All of the city’s eight international schools share similar educational principles. The classes are mixed by academic ability level and language proficiency level so that students learn from one another. The teachers use group work and collaborative projects, especially when students are still in the early stages of learning English. Language is emphasized across subjects. Teachers create their own curriculum, and tailor their instruction to suit students with a wide range of English language and literacy levels. The classes are all taught in English, though the schools encourage students to maintain their knowledge of their native languages.

At Manhattan International, these principles translate into a 9 th grade English class where the teacher distributed three different textbooks of various reading levels when doing a unit on Greek mythology. A student in biology class answered a question on diffusion in Spanish. Other classes sometimes veer into mini language lessons where students compete over who can say the most things in the most languages. The school celebrates the cultural and linguistic diversity of its students, in an annual ‘Culture Day’ and in smaller, more routine ways.

Most students at Manhattan International not only finish high school—they go on to college. About 90 percent of students continue their education in college, Krull said. The attendance rate, at 94 percent, is also higher than the city average. Researchers credit the school with fostering cross-cultural respect and understanding among its diverse student body. A June 2005 study by researchers from the CUNY Graduate Center called Manhattan International and the two other oldest international schools “a national and international model for intellectual, linguistic, and civic education for youth from across racial, ethnic gender and class lines.”

The school’s curriculum is built around the reality that many students will spend five years in high school. So the student body is bottom-heavy. Students are divided into five thematically-driven clusters, one for each grade, but two for ninth grade. As Edwin did, about half of the entering 9th-grade class repeats a year before going on to 10th grade, said Krull.

The school does not want to promote students to the 10th grade until their English skills will allow them to keep up and absorb that level of academic content, Krull said. This strategy buys an extra year before the students have to take the English Regents exam in 11th grade, a test that they must pass in order graduate.

As a result of this system, Manhattan International’s four-year graduation rate is lower than its five and seven-year graduation rates. The school graduates 60 percent of its students in four years—still substantially higher than the citywide high school graduation rate of 52 percent. Over five years, 78 percent of students graduate, and over seven years, 80 percent of students graduate.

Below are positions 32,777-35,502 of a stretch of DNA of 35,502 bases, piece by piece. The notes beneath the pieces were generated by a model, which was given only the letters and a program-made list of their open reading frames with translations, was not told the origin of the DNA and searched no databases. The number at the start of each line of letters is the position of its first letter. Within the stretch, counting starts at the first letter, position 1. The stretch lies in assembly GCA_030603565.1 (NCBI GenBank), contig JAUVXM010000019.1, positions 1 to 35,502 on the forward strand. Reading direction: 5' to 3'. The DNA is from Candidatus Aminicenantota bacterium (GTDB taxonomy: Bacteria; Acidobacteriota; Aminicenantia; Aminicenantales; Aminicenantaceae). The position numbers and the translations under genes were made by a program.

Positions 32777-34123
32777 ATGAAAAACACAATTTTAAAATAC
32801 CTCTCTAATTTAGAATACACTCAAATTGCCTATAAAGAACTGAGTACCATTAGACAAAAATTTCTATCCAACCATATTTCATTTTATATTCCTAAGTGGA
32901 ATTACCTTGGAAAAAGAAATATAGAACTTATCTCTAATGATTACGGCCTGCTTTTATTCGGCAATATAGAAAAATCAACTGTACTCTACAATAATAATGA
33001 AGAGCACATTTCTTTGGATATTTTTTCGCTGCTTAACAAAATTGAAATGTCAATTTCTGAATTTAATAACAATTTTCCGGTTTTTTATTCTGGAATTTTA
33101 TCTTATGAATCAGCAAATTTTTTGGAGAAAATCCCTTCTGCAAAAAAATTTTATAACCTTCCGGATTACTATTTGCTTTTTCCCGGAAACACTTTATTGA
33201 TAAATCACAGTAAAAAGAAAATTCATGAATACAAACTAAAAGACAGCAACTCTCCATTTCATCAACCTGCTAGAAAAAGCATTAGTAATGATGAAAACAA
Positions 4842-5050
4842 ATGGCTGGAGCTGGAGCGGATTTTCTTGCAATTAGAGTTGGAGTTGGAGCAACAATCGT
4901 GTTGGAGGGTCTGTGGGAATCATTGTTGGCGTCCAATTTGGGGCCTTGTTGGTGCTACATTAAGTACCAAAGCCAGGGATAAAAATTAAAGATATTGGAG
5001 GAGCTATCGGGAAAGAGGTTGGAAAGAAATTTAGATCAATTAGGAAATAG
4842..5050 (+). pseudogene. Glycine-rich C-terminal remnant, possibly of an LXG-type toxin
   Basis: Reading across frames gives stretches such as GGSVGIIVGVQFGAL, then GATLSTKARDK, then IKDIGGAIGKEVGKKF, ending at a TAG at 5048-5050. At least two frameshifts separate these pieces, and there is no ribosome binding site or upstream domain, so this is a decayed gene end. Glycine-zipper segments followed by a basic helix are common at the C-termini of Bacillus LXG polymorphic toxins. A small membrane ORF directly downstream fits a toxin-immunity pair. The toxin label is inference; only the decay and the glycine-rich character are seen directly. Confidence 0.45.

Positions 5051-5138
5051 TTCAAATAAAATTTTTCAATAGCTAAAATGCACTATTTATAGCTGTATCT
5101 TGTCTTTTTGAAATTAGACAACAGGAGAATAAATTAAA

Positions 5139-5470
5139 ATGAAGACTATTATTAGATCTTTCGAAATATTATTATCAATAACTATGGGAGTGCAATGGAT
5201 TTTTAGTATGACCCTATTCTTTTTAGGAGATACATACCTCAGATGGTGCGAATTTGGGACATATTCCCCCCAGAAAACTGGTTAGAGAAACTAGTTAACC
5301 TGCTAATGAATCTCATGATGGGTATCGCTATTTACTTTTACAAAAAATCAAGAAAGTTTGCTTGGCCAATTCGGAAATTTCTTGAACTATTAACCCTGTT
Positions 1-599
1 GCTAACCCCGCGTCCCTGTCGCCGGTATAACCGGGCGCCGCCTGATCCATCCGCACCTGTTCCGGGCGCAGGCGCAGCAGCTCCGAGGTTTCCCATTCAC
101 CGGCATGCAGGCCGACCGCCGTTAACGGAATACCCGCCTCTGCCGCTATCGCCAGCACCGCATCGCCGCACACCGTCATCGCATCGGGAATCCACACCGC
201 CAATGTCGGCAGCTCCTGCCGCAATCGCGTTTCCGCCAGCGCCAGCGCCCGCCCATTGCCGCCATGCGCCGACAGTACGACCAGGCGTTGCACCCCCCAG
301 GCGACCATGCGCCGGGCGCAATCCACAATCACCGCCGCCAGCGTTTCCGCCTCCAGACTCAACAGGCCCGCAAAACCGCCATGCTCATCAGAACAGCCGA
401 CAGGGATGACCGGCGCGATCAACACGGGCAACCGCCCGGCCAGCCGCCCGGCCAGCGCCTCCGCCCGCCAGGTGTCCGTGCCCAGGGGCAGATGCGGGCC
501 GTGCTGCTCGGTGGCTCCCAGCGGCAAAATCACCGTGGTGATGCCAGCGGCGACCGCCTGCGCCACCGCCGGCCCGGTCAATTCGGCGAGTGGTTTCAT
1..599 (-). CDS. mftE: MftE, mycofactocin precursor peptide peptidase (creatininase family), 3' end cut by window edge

Manhattan International’s high graduation rates are mirrored at its oldest sister schools, Brooklyn International, and the International High School at LaGuardia Community College. Collectively, the three schools boast four-, five-, and seven-year graduation rates of 63 percent, 81 percent, and 89 percent. But all three schools have also been recently censured under the No Child Left Behind Act for failing to meet “adequate yearly progress,” the benchmark that separates the schools that are succeeding from those that are failing.

In New York State, schools calculate adequate yearly progress by evaluating if an increasing number of students pass the state’s exit exams in English and math. Student achievement on these exams is calculated over four years. Manhattan International has a temporary exemption from the state and currently has to administer only the English Regents exam. But the large number of students who repeat a year makes it difficult for the school to get the necessary number of students to pass this test on time, which makes it difficult for the school to achieve the outcomes mandated by NCLB.

“I’m not opposed to standards. But some of them just don’t seem to be realistic,” said Krull. While the principal is worried about meeting the state’s goals, he does not let his concern over the No Child Left Behind benchmarks consume all his energy. The international schools have been around for 20 years, and they will survive this latest questioning of their quality, he said. “We know what our students need. And we will continue to base our curriculum on what they need regardless of what comes down.”